Research Title: Atmospheric Dynamics Research Program
Funding Level (millions of dollars):
Committee on Environment and Natural Resources (CENR) Component:
(a) Subcommittee: Global Change Research Subcommittee (95%); Natural Disaster Reduction Research Subcommittee (5%)
(b) Environmental Issue: Climate change (20%); Natural Variability, including seasonal-to-interannual forecasting (80%)
(c) Research Activity: System structure and function: Understanding (100%)
Physical Climate Branch, Science Division
Office of Mission to Planet Earth
Washington DC 20546
Point of Contact:
Ramesh K. Kakar
To improve our understanding of the physical processes affecting the energy and water cycles on scales ranging from that of the global circulation to small scale processes whose effects are felt both regionally as well as globally. Improved understanding will result in a better representation of atmospheric processes, particularly energy and water related processes in the General Circulation Models (GCMs). Currently the representation of these processes are a major source of uncertainty in the predictions from GCMs. To accomplish this research goal this program also pursues the development of ground, airborne and space-based remote sensing techniques for the measurement of meteorological parameters.
This program has three major components:
Remote Sensor Development (40%). Progress towards remote sensor requirements includes the development and refinement of ground and airborne lidars for measurement of temperature, moisture and pressure; airborne radars for measurement of precipitation; microwave radiometers for surface imaging and cirrus cloud properties, and the measurement of moisture, temperature, cloud properties, and precipitation; airborne lidars for the measurement of aerosol and cloud backscatter properties and wind velocity profiles; balloon and airborne infrared radiometers for improved sea surface measurements. All these activities are closely related to the development of the Office of Mission to Planet Earth flight sensors/missions such as TRMM (Tropical Rainfall Measuring Mission), AIRS (Atmospheric Infrared Sounder), AMSU (Advanced Microwave Sounding Unit), MHS (Microwave Humidity Sounder), MIMR (Multifrequency Imaging Microwave Radiometer) and LAWS (Laser Atmospheric Wind Sounder).
Data Analysis and Remote Sensing Algorithm Development (30%). This involves satellite data analysis, and calibration and validation of this data. This also involves participation in international and multi-agency coordinated field programs like TOGA-COARE and analysis of data obtained during these campaigns. During TOGA-COARE, NASA aircraft and instruments sponsored by this program participated in well coordinated flight operations with other agencies and measured convective activity in a variety of situations ranging from dissipating systems to actively building and large mature systems. Several NASA microwave radiometers on the ER-2 aircraft were recently used by NASA and Air Force investigators to calibrate and validate SSM/T2 satellite sensors under the sponsorship of this program.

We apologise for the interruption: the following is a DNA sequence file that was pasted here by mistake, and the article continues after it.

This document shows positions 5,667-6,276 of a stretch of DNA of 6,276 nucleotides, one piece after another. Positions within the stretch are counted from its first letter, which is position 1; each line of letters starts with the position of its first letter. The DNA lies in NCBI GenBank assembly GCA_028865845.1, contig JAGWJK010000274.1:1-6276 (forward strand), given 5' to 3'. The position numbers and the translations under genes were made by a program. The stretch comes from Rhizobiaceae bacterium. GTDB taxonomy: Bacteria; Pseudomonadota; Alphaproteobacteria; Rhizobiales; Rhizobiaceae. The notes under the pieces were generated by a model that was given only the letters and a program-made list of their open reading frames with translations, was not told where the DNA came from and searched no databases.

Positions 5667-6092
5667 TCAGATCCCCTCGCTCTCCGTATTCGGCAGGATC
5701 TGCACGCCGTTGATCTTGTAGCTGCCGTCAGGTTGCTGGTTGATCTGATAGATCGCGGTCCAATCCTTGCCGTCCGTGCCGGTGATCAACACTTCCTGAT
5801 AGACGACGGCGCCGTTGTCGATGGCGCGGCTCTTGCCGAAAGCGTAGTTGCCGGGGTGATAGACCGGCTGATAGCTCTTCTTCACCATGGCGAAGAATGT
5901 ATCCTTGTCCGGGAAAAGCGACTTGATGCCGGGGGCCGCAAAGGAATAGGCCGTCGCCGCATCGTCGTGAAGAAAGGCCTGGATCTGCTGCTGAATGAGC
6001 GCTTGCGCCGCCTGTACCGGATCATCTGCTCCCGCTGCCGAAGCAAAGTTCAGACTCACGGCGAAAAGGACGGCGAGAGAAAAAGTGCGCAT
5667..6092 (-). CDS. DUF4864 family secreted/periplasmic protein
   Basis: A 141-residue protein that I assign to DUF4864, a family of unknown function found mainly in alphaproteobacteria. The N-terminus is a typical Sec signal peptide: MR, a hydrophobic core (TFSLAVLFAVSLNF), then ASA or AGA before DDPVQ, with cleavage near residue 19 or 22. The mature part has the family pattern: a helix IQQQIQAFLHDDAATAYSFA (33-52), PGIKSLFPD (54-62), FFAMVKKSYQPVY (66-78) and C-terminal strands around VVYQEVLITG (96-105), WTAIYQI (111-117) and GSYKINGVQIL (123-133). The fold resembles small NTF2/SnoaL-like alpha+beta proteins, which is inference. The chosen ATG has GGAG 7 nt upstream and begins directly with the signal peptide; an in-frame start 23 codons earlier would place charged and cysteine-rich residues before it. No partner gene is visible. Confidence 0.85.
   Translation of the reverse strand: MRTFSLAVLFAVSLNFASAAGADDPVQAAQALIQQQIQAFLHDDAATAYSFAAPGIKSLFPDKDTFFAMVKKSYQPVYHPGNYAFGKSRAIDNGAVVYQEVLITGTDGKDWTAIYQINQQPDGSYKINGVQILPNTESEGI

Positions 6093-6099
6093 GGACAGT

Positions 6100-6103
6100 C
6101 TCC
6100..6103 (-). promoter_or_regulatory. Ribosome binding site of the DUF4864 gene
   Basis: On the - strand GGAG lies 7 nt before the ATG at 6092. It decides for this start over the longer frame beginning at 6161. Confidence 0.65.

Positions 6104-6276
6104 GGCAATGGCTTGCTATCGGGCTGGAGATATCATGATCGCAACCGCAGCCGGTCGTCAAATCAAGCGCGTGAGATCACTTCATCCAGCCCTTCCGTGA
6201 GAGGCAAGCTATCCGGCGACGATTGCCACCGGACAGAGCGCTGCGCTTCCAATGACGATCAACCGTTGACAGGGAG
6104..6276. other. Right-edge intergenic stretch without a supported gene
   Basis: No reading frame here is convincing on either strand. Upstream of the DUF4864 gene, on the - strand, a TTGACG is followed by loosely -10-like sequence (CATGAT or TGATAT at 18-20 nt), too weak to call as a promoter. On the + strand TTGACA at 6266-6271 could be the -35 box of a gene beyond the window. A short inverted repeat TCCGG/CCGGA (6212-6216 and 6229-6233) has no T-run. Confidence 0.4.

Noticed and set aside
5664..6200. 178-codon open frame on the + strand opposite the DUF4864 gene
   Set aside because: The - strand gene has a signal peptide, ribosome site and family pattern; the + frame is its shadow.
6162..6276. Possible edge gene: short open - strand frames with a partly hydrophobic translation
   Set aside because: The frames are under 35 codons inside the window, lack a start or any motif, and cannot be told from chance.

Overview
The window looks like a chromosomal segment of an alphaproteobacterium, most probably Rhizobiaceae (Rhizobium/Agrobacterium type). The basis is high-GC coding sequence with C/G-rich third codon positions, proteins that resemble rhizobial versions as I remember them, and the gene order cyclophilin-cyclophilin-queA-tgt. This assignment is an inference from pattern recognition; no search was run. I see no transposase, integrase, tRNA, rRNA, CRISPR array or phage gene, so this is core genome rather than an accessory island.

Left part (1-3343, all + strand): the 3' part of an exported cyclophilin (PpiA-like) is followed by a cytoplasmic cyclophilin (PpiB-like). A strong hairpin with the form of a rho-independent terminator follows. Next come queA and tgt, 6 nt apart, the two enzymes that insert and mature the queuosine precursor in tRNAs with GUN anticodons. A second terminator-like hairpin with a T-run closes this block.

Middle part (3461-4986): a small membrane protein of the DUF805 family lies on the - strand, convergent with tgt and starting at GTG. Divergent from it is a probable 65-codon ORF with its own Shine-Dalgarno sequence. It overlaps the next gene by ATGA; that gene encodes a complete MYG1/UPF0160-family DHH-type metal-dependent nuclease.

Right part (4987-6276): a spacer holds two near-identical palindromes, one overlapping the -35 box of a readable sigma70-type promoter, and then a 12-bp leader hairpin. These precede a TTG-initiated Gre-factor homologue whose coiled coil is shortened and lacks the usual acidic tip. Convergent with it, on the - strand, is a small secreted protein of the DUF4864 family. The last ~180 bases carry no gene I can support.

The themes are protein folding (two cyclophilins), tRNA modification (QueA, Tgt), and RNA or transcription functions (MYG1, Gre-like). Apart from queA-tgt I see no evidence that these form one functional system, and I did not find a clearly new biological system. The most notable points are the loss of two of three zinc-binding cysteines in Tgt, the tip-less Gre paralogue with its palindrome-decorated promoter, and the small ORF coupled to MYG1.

Theory and Numerical Modeling (30%). Modeling undertakings of interest include study of mesoscale phenomenon and interscale energy transitions; and development of parameterization for moist convective systems, frontal zones, internal gravity waves, clouds and radiative transfer. The global distribution of rainfall is critically important in monitoring the global energy and water cycle. The heat released into the atmosphere by the phase change from vapor to liquid and subsequent fallout, i.e. precipitation, is an important element in the energy exchange in the general atmospheric system and critical in understanding the evolution of atmospheric systems from convection to cyclones.
This program has strong links with other components of the NASA Atmospheric Sciences Branch, i.e. Radiation Processes, Water Cycle Processes and Physical Oceanography. It also has strong links with programs supported by other agencies, particularly NSF, NOAA and USAF.
Fall 1994: Validation of USAF sponsored SSM/T2 satellite with NASA airborne microwave radiometers. Winter 1994/1995: TOGA-COARE data archived and available through Internet. Summer 1995: Convection and Moisture Experiment (CAMEX) data analyzed and archived. Fall 1995: First deployment of airborne Doppler Lidar for measurement of wind fields in and around weather systems. 1996: Goddard Cumulus Ensemble model linked to NCAR /Penn State MM5 model.
The representation of atmospheric processes, particularly energy and water related processes, are a major source of uncertainty in the predictions from GCMs. Through observations and understanding of these processes this program will enable significant improvements in the reliability of GCM climate predictions.